Surviving Winter on
the St. Louis "Driving Ranges"
Winter driving in St. Louis
can be challenging, esp. when winter weather is at its worst. The
weather can be snow, sleet, freezing rain, a mixture of frozen precipiation,
or just plain cold rain. If its just plain cold rain, St. Louisians
can simply follow the rules of driving on a rainy Spring or Summer day.
Else, you have to deal with each seperately.
Here are a couple hyperlinks
to check road conditions: Illinois
(Metro East), Missouri.
Regardless of the weather,
one needs to carry basic supplies in the trunk and/or passenger seat of
their vehicle just in case things do go wrong:
What to do in the case
Couple small candles and matches
(a lighter works best, however).
A small shovel. This should
be one that removes both snow and ice. The basic snow shovel just
doesn't cut it with ice -- they will break.
An ice scraper/brush.
Your windshield wipers do not get the job done in winter weather, especially
when frozen precripation is falling from the sky. The ice scraper
must be strong enough to break potentially thick layers of ice.
Snack bars. They can be
your favorite candy bar if you prefer. This provides you with some
Jumper cables. Sometimes
a car battery will not start in cold weather and jumper cables hooked onto
another car's battery will be needed to get your car jumpstarted.
Small blanket. This is
to keep you warm. One should dress in heavy layers of clothing while
in car as long as it does not hamper driving abilities.
Car phone. Make sure it
is fully charged. Use this when you get stuck in snow or ice, a collsion
with another vehicle(s), or in case of car trouble.
Ice can be one big pain in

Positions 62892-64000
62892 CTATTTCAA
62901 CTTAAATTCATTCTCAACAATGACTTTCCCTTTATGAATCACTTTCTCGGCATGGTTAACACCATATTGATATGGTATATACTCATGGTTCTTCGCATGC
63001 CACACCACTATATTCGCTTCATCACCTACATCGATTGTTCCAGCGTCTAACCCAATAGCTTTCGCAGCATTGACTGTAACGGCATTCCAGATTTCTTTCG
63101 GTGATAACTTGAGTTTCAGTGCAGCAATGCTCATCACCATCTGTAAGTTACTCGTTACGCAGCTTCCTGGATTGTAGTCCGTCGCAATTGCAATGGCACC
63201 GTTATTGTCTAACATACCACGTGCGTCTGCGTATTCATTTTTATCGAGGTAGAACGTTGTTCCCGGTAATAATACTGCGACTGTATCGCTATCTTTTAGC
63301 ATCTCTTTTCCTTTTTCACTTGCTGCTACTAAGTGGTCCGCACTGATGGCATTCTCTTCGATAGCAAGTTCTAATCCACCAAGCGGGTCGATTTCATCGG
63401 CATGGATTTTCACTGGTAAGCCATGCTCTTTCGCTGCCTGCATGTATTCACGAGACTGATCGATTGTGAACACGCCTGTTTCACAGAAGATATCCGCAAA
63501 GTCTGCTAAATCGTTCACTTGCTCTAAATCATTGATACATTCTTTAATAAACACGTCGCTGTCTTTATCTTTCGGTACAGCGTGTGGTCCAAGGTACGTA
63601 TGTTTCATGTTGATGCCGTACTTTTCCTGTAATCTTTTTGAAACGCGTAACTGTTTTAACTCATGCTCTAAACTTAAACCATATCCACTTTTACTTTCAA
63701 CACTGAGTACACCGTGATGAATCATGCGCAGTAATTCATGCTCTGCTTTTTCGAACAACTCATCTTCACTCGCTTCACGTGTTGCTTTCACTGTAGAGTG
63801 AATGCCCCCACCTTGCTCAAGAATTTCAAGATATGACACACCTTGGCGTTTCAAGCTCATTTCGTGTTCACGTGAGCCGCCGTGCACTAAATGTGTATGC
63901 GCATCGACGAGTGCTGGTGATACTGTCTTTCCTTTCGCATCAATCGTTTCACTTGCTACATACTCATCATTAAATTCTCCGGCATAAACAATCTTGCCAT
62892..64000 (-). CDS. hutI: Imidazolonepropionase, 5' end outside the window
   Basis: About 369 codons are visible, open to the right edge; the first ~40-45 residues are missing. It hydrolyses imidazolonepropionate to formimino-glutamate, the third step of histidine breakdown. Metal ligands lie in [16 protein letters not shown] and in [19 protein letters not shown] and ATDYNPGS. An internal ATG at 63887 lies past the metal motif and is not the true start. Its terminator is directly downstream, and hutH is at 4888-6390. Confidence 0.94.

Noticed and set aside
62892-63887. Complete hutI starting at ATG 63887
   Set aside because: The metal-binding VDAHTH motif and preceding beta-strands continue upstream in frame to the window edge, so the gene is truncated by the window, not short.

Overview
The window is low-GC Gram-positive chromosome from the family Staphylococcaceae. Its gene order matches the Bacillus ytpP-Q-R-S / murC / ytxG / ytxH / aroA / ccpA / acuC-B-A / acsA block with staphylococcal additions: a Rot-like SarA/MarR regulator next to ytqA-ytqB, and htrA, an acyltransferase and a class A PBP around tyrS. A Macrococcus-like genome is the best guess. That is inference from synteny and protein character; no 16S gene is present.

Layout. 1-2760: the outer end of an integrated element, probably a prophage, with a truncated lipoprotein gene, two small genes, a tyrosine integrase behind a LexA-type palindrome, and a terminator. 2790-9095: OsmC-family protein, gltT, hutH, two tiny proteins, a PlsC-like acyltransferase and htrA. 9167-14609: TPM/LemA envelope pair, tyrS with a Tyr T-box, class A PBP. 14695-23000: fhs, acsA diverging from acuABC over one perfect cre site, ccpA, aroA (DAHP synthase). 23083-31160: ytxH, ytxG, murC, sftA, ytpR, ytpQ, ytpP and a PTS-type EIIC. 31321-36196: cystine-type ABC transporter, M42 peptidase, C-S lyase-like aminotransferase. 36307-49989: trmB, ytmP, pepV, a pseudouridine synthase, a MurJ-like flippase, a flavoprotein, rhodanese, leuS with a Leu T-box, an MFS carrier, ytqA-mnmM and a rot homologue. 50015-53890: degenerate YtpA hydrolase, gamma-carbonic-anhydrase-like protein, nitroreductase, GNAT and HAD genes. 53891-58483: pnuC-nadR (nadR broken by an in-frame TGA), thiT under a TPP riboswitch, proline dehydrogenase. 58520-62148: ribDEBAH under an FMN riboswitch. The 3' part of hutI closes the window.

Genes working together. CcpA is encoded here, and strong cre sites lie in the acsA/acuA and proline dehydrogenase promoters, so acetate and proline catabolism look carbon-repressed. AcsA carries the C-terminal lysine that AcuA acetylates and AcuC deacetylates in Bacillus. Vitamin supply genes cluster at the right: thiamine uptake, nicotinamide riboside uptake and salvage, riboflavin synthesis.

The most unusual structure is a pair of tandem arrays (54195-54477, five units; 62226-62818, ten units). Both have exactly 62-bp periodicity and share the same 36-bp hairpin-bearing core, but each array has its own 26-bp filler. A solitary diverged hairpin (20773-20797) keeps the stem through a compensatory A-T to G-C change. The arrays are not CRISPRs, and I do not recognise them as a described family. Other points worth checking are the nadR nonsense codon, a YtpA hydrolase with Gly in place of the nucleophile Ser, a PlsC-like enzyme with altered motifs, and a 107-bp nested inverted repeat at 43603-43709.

the you-know-where, especially when it comes to pure ice or freezing rain.
This goes double when either driving in it and/or driving in nightime conditions,
as "black ice" is a possibility. Here are the few tips versus ice
What to do in the case
Best tip of all: stay
home. In that case, you keep cars off the road by just declaring
an SAD (snow appreication day) from work.
Carry an extra gallon of windshield
wiper fluid and/or antifreeze in your car trunk.
Carry an extra ice scraper or
two just in case the one you're using breaks.
If your car door is frozen shut,
use an hair dryer to thaw it. Hot water eventually freezes on the
surface and should only be used as a last resort.
Given my choice between ice
and snow, I'd take snow due to two things: At least snow has traction,
and is much easier to drive on than ice. However, one still must
take it slow out there.
If you can, declare an SAD and
stay home. If you got kids, chances are that school will be cancelled
or dismissed early due to snow and finding child care can be impossible.
If you can't declare an SAD,
try to get a ride with a person who drives a 4WD, or leave home much eariler
than usual and take your time. Speed makes no sense in snowy weather,
so take it slow.